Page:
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What are your best tips for writing technical blog posts?

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Especially targeted at those new to writing technical blog posts, but any tips are welcome. Exactly as the title implies:

What are your best tips for writing technical blog posts?

Ranging from just talking about tech, to programming tutorials, to code-heavy posts.

For me, the main tip is to just write. If you are stuck on a part of a post, write a note stating what you may want there and write the next part. The other is to write an outline.

What helps you write well and get them done?

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Doing my best to learn and build modern applications and tools and teach others what I know. I love to write tools and applications to help others, especially in my field, or those less fortunate. Eventually, hoping to solve bigger problems.
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One tip I read from someone on Hacker News goes like this, to paraphrase:

If you find yourself googling a problem and it takes multiple searches/Stack Overflow posts to come up with a solution, this is great candidate for a "How To" blog post.

You can write a post that synthesizes your multiple searches/Stack Overflow posts into a one-stop shop for someone else (or yourself after you've forgotten how to do what you just did).

 

From time to time, I am writing for the future me and actual you exactly for that.
I solved a problem and just want to be able to rely on it later.
My last post is absolutely for that purpose. πŸ˜„

 

Whenever I write something, I set a timer I feel is appropriate. For example, I try to respond to all e-mails in under five minutes. If I cannot do that, I'm overthinking things and not conveying my ideas clearly enough.

I think that attitude of staying out of the weeds is very important...no one is going to take about the issues you are presently overthinking for hours. And sometimes if I am slowly struggling along and failing to make satisfactory progress, I just delete everything and start over.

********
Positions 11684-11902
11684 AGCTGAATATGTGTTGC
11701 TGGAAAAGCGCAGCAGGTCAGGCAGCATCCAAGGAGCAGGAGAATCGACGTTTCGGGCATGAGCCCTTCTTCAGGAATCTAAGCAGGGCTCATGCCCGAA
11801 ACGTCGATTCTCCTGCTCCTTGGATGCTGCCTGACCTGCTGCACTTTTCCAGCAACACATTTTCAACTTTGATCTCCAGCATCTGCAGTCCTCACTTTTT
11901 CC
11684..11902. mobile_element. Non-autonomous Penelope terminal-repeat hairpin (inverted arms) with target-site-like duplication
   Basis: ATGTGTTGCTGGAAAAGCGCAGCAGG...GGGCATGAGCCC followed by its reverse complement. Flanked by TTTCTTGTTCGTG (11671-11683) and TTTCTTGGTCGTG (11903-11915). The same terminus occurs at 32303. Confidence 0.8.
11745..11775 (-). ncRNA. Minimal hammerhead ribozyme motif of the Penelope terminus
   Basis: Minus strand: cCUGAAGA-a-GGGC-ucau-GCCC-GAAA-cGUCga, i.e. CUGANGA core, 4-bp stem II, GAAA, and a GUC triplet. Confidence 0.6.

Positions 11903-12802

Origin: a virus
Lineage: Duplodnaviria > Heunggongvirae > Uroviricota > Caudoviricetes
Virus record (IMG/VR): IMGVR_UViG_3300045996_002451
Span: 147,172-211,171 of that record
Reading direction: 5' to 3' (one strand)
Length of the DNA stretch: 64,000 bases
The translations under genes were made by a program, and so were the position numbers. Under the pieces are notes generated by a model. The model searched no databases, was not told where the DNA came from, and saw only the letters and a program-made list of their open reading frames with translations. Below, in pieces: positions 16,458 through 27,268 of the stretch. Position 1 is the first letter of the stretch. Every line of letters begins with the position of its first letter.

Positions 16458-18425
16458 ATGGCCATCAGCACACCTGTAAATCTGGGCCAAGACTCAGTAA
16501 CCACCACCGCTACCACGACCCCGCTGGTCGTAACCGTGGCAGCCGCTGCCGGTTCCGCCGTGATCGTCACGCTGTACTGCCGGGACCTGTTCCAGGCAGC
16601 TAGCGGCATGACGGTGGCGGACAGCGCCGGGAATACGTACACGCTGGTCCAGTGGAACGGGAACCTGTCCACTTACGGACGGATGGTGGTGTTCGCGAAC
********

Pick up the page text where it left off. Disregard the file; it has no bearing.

Sometimes I outline things. When inspiration hits me, I record the idea as an outline, and if detailed enough, I basically end up with an article minus some glue sentences by the time I am finished.

 

Sometimes I outline things. When inspiration hits me, I record the idea as an outline, and if detailed enough, I basically end up with an article minus some glue sentences by the time I am finished.

This articulates the process I've come to use almost exactly. Except I don't outline things just "sometimes"β€”I have to all the time.

Thanks for sharing.

 

Write with one person or archetype in mind, don't write for everyone. It can really help you overcome paralysis.

I recall writing this post in about five minutes specifically as a response to a DM I thought others would appreciate

And it wound up getting a few thousand reads and being really well received.

It wasn't a technical post per se, but I think this logic applies in general.

@pbeekums touches on some of this well here:

 

Great points. Basically, MVP your blog post. We don't start by writing apps by creating what will be released in a year, we just make it work first, even if it's fragile. Then we [code|editorial] review and fix it.

 
Classic DEV Post from Dec 20 '18

Showdev: We are building an online meeting app - Collabify πŸŽ‰πŸŽ¦πŸ–ΌπŸŽ­

Collabify - An online meeting app that runs in your browser. Built by two students.

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Building apps, tools, and learning new things with code.

Writing Co.de is a place where I talk about my experiences as a developer, learning new languages, writing tools, and figuring out what it takes to be a blogger.

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